• 38. people : Text people = foldl (text person -> text ++ "n" ++ (toText person)) "" potentialPeople peopleTest = check ( people == "nPerson(Fred,Smith,35)nNonenNonenNone” ) people : Text people = foldl (text person -> text ++ "n" ++ toText (toOptional person)) "" potentialPeople peopleTest = check ( people == "nPerson(Fred,Smith,35)nNonenNonenNone” ) potentialPeople : ['{Abort} Person] potentialPeople = [ '(createPerson "Fred" "Smith" 35), '(createPerson "x" "Smith" 35), '(createPerson "Fred" "" 35), '(createPerson "Fred" "Smith" 0) ] potentialPeople: [Optional Person] potentialPeople = [ (createPerson "Fred" "Smith" 35), (createPerson "x" "Smith" 35), (createPerson "Fred" "" 35), (createPerson "Fred" "Smith" 0) ] toText : Optional Person -> Text toText = cases Some person -> Person.toText person None -> "None” Person.toText : Person -> {} Text Person.toText person = match person with Person.Person name surname age -> "Person(" ++ name ++ "," ++ surname ++ "," ++ Text.toText(age) ++ ")" toText : Optional Person -> Text toText = cases Some person -> Person.toText person None -> "None” Person.toText : Person -> {} Text Person.toText person = match person with Person.Person name surname age -> "Person(" ++ name ++ "," ++ surname ++ "," ++ Text.toText(age) ++ ")"
  • 39. type Person = { name: Text, surname: Text, age: Nat } createPerson : Text -> Text -> Nat -> Optional Person createPerson name surname age = flatMap (aName -> flatMap (aSurname -> map (anAge -> Person.Person aName aSurname anAge )(validateAge age) )(validateSurname surname) )(validateName name) type Person = { name: Text, surname: Text, age: Nat } createPerson : Text -> Text -> Nat -> { Abort } Person createPerson name surname age = Person.Person (validateName name) (validateSurname surname) (validateAge age) And now the most interesting bit of the refactoring. See how much simpler the createPerson function becomes when the functional effect of optionality is implemented not using a monad but using an ability and its handler.
  • 40. This new version of the createPerson function, which uses an ability (and its associated handler) is not only an improvement over the version that uses a monad but also over the Scala version that itself improves on explicit monadic code by using a for comprehension. -- Scala for { aName <- validateName(name) aSurname <- validateSurname(surname) anAge <- validateAge(age) } yield Person(aName, aSurname, anAge) -- Unison Person.Person (validateName name) (validateSurname surname) (validateAge age) In Unison you just say f x y z and it will figure that out. It will do the pulling out. It will do all the effects. Runar Bjarnason @runarorama
  • 41. See the next slide for all the code of the refactored Unison program. See the subsequent slide for associated automated tests. @philip_schwarz
  • 42. type Person = { name: Text, surname: Text, age: Nat } createPerson : Text -> Text -> Nat -> { Abort } Person createPerson name surname age = Person.Person (validateName name) (validateSurname surname) (validateAge age) validateName : Text -> { Abort } Text validateName name = if (size name > 1) && (size name < 15) then name else abort validateSurname : Text -> { Abort } Text validateSurname surname = if (size surname > 1) && (size surname < 20) then surname else abort validateAge : Nat -> { Abort } Nat validateAge age = if (age > 0) && (age < 112) then age else abort people : Text people = foldl (text person -> text ++ "n" ++ toText (toOptional person)) "" potentialPeople peopleTest = check (people == "nPerson(Fred,Smith,35)nNonenNonenNone”) toText : Optional Person -> Text toText = cases Some person -> Person.toText person None -> "None” Person.toText : Person -> {} Text Person.toText person = match person with Person.Person name surname age -> "Person(" ++ name ++ "," ++ surname ++ "," ++ Text.toText(age) ++ ")" potentialPeople: ['{Abort} Person] potentialPeople = [ '(createPerson "Fred" "Smith" 35), '(createPerson "x" "Smith" 35), '(createPerson "Fred" "" 35), '(createPerson "Fred" "Smith" 0) ] type base.Optional a = None | Some a ability Abort where abort : {Abort} a Abort.toOptional.handler : Request {Abort} a -> Optional a Abort.toOptional.handler = cases { a } -> Some a { abort -> _ } -> None Abort.toOptional : '{g, Abort} a -> {g} Optional a Abort.toOptional a = handle !a with toOptional.handler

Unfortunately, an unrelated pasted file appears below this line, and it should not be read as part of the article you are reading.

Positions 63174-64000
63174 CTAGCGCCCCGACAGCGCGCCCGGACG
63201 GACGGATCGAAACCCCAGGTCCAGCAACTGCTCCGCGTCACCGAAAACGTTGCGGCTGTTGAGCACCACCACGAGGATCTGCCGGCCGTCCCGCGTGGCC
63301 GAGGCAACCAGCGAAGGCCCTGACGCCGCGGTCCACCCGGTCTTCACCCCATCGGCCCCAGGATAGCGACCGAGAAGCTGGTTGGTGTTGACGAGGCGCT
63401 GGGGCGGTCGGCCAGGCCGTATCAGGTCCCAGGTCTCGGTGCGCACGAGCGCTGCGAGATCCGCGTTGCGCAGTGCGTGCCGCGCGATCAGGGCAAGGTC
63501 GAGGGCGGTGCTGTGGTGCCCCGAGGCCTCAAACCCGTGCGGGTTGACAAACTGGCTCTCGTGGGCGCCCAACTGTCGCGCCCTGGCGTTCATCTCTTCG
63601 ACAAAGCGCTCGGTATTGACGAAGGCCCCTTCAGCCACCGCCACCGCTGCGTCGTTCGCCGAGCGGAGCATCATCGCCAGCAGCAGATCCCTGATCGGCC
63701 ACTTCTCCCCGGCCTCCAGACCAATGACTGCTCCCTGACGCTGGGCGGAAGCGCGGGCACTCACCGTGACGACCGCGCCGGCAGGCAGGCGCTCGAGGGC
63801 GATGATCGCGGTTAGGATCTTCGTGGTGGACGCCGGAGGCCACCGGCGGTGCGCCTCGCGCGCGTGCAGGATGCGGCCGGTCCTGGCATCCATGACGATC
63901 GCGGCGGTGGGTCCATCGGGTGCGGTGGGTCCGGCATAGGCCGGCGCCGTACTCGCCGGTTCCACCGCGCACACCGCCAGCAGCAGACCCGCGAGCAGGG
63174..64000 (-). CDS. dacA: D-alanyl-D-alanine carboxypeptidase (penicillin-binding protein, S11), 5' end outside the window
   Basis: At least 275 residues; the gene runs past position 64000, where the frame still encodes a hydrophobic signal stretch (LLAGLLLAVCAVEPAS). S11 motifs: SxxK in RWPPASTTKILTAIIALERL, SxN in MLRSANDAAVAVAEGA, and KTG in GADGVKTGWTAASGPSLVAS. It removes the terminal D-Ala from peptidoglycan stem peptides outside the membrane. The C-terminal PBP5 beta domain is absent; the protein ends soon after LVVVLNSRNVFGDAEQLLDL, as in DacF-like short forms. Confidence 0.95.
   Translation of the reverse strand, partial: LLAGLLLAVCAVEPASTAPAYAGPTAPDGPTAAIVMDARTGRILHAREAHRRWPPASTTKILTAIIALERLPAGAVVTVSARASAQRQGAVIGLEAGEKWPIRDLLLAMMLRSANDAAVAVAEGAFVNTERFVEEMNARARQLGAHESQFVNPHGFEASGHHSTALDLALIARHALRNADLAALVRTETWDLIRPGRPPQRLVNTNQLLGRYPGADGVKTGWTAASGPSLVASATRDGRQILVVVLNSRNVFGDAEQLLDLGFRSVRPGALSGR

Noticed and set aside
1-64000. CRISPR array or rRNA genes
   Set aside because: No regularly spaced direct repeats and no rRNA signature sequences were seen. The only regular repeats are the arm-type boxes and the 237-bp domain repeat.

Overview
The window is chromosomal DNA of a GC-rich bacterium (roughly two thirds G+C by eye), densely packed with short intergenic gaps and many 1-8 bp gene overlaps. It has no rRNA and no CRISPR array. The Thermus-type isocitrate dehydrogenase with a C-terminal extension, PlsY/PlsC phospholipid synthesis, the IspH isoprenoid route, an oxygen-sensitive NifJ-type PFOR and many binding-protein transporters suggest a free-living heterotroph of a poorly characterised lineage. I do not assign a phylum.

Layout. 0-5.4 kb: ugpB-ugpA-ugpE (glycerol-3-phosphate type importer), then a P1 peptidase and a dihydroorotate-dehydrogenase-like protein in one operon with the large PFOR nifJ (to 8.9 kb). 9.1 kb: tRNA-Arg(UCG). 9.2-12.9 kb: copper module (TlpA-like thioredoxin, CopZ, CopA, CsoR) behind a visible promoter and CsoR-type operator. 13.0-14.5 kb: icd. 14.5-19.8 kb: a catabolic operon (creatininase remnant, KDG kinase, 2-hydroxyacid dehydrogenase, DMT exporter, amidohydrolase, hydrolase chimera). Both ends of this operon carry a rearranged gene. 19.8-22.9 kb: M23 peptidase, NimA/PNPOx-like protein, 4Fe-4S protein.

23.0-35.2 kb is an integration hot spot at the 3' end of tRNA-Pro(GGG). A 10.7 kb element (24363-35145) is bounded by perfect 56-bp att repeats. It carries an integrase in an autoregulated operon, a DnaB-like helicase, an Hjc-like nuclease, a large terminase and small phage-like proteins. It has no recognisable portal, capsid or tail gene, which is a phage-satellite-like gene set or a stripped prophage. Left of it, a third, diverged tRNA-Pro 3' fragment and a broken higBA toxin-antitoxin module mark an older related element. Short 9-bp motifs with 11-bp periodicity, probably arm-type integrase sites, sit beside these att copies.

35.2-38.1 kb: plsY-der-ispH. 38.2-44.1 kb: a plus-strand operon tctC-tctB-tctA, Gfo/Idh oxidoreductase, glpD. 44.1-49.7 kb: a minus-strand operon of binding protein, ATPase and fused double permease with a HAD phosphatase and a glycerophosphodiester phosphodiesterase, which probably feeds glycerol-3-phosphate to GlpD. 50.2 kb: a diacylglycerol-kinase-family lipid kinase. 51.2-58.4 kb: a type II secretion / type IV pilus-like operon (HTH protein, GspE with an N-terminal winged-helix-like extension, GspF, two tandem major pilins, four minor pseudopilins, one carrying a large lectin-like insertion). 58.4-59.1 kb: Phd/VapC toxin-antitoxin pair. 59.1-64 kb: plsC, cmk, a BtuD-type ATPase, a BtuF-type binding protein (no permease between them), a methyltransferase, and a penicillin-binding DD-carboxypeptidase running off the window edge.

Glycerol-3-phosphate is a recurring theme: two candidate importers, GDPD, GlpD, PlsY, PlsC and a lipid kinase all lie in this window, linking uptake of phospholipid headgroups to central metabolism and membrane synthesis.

• 43. test> peopleTest = check (people == "nPerson(Fred,Smith,35)nNonenNonenNone") test> validPersonAsText = check (Person.toText (Person.Person "Fred" "Smith" 35) == "Person(Fred,Smith,35)") test> createValidPerson = check ((toOptional '(createPerson "Fred" "Smith" 35)) == Some((Person.Person "Fred" "Smith" 35))) test> abortAsOptionIsNone = check (toOptional 'abort == None) test> abortExpressionAsOptionIsNone = check (toOptional '(if false then "abc" else abort) == None) test> nonAbortExpressionAsOptionIsSome = check (toOptional '(if true then "abc" else abort) == Some "abc") test> notCreatePersonWithInvalidName = check (toOptional('(createPerson "F" "Smith" 35)) == toOptional('abort)) test> notCreatePersonWithInvalidSurname = check (toOptional('(createPerson "Fred" "" 35)) == toOptional('abort)) test> notCreatePersonWithInvalidAge = check (toOptional('(createPerson "Fred" "Smith" 200)) == toOptional('abort)) test> personWithInvalidNameAsOptionIsNone = check (toOptional '(createPerson "F" "Smith" 35) == None) test> personWithInvalidSurnameAsOptionIsNone = check (toOptional '(createPerson "Fred" "" 35) == None) test> personWithInvalidAgeAsOptionIsNone = check (toOptional '(createPerson "Fred" "Smith" 200) == None) test> personWithAllInvalidFieldsAsOptionIsNone = check (toOptional '(createPerson "" "S" 200) == None) test> invalidNameAsOptionIsNone = check (toOptional '(validateName "") == None) test> invalidSurnameAsOptionIsNone = check (toOptional '(validateSurname "X") == None) test> invalidAgeAsOptionIsNone = check (toOptional '(validateAge 200) == None) test> validNameAsOptionIsSome = check (toOptional '(validateName "Fred") == Some "Fred") test> validSurnameAsOptionIsSome = check (toOptional '(validateSurname "Smith") == Some "Smith") test> validAgeAsOptionIsSome = check (toOptional '(validateAge 35) == Some 35)